Skrinky I'm not much interested in Markies but a guy's throat dries out quickly on these tours so I suggest we see all the interiors of the pubs. In fact the interior of a pint glass can be interesting too. I did a quick wikipedia look while on this virtual tour - what an odd name for a government body - House of Keys. thanks for the tour

Pearl said...

Wow! I had no idea... What a beautiful place.

Pearl

p.s. You used the word "feckless". Love that word. :-)

Leslie: said...

I am chomping at the bit to get there (but I shouldn't rush my time away!) Anticipation can be almost as much fun as the actual fun one has. I sure hope the weather is as great as it appears in all the photos. These tours are getting my heart racing!

Linda Sue said...

Holy shite! That was so thorough that I can now say that I have been there! thanks for saving me the trip!

mythopolis said...

A wonderful tour! But I want to see the girls on the beach playing volleyball in their bikinis! I think this should be one of those special tours you should arrange soon! Also could we do a voyeur tour where we peek in the windows of various unsuspecting residents? OK, sign me up for the next tour whatever it may be!!

Vince said...

Gorgeous photographs.

And I had taken you to be well out of town. Well, well out would be Newry. Ish out of town, then.
And what's going on with M&S. They've gone back to clothing cricket playing blokes in tighty-whities and their twin-set wives. I thought they had gotten rid of that line and went for an edgier ( if you get the reference). I was in the other day looking for a sun-slash-rain hat and all they had was panama ones. In Ireland FFS.
Oh, it's not HRH, but HM. We learnt last year all the differences when she was over for her weekend away. :-D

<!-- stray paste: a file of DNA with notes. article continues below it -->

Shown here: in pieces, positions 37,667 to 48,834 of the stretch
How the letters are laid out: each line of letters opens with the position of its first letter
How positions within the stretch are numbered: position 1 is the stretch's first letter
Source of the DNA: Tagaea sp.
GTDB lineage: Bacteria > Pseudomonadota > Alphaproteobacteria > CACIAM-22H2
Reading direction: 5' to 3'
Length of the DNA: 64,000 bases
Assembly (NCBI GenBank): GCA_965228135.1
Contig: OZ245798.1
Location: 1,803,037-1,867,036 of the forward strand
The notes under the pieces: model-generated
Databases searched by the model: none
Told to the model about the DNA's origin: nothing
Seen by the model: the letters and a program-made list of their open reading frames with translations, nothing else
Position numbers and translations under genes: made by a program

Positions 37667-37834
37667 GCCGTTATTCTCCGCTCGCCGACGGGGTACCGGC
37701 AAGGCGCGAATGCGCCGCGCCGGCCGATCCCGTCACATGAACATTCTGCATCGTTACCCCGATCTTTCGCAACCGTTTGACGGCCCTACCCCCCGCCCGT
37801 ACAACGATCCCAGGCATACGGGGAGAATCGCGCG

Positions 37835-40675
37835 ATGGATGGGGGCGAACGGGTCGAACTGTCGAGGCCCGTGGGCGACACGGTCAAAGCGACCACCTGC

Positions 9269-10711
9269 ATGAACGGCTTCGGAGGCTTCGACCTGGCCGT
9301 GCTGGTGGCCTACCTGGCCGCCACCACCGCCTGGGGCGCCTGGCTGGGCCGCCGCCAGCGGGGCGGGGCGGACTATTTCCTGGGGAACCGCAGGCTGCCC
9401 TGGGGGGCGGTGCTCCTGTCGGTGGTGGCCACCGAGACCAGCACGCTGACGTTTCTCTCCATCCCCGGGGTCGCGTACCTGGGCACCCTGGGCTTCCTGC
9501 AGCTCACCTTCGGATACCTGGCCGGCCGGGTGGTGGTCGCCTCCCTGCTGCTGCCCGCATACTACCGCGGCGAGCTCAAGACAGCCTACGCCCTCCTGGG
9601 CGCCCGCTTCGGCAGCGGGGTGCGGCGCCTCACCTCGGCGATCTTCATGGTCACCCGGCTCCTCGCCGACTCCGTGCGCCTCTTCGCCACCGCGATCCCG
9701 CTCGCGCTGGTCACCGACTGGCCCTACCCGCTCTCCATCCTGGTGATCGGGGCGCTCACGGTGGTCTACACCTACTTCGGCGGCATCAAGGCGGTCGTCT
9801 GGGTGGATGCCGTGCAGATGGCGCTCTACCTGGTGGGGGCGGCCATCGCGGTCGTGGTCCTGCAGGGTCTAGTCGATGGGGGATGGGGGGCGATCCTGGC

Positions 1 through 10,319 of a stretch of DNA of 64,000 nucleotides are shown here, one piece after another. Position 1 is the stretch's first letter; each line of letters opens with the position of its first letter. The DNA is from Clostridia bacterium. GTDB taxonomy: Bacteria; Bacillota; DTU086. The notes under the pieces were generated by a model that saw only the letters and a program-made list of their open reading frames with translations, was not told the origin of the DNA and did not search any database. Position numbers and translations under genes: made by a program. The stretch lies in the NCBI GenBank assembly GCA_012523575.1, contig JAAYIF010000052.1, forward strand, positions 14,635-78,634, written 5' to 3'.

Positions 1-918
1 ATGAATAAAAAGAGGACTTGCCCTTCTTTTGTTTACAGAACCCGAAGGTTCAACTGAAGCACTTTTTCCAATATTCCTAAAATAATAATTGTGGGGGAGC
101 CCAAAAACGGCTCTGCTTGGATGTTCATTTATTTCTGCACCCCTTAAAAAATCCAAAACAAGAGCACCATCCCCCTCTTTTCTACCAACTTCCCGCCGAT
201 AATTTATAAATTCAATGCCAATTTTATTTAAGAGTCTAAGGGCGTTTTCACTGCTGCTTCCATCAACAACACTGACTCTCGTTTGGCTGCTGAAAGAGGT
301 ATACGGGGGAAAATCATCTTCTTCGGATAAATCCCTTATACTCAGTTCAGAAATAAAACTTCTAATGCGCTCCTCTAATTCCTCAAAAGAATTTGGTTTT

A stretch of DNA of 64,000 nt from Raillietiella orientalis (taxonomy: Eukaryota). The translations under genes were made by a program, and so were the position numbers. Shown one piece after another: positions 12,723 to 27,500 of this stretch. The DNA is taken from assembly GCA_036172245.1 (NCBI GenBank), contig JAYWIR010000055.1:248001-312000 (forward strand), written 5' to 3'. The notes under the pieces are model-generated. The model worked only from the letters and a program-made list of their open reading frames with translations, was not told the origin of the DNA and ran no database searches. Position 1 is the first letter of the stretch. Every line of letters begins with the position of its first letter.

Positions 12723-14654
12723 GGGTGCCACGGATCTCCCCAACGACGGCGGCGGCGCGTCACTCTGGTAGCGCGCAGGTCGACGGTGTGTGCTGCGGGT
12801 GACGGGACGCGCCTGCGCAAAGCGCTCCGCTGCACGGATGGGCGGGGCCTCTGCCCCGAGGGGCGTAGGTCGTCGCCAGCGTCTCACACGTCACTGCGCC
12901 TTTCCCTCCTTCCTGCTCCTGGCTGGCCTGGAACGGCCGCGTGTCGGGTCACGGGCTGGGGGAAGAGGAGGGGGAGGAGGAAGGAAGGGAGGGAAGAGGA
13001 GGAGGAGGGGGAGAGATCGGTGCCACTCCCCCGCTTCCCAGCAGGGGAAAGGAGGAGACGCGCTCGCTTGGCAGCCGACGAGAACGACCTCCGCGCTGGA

Maddy said...

There's a certain similarity in atmosphere to a spot we visit in England - must be the steam trains or something - plus all the green! Makes me feel quite homesick.

Skunkfeathers said...

Much more Old World charm at work on your isle, than around h'yar. And I'm sure bank security is as easy as waiting at the ferry ;-)

Ms. A said...

I'm awestruck! Such a beautiful place to live. I can't even imagine it.

PS: A couple of the photos were missing... in case you didn't know.

~Babs said...

Chewy always gets to be first!
(sticking tongue out)

Knocked my sox off with this post, yes'm, you did!
First: I have to say I didn't believe for one minute you'd be charging your son rent. Board,,,maybe. Boys eat by the ton!
SO much to see and learn about your neck of these woods,,thanks for that! And the photos are incredible.
I'd love to be able to fire up the 'ol magic carpet and see if it'd make it to your ferry.You'd pick me up if I only made it to the Tower of Refuge,though, wouldn't you?
LOVED this tour, and I'm packed up and ready for our next stop!
I actually had a Manx cat as a kid, but didn't realize what we had till much later.I thought it had been in a really bad cat fight.

PS: I'm sleeping with MacBride every night now, but shhh, don't tell.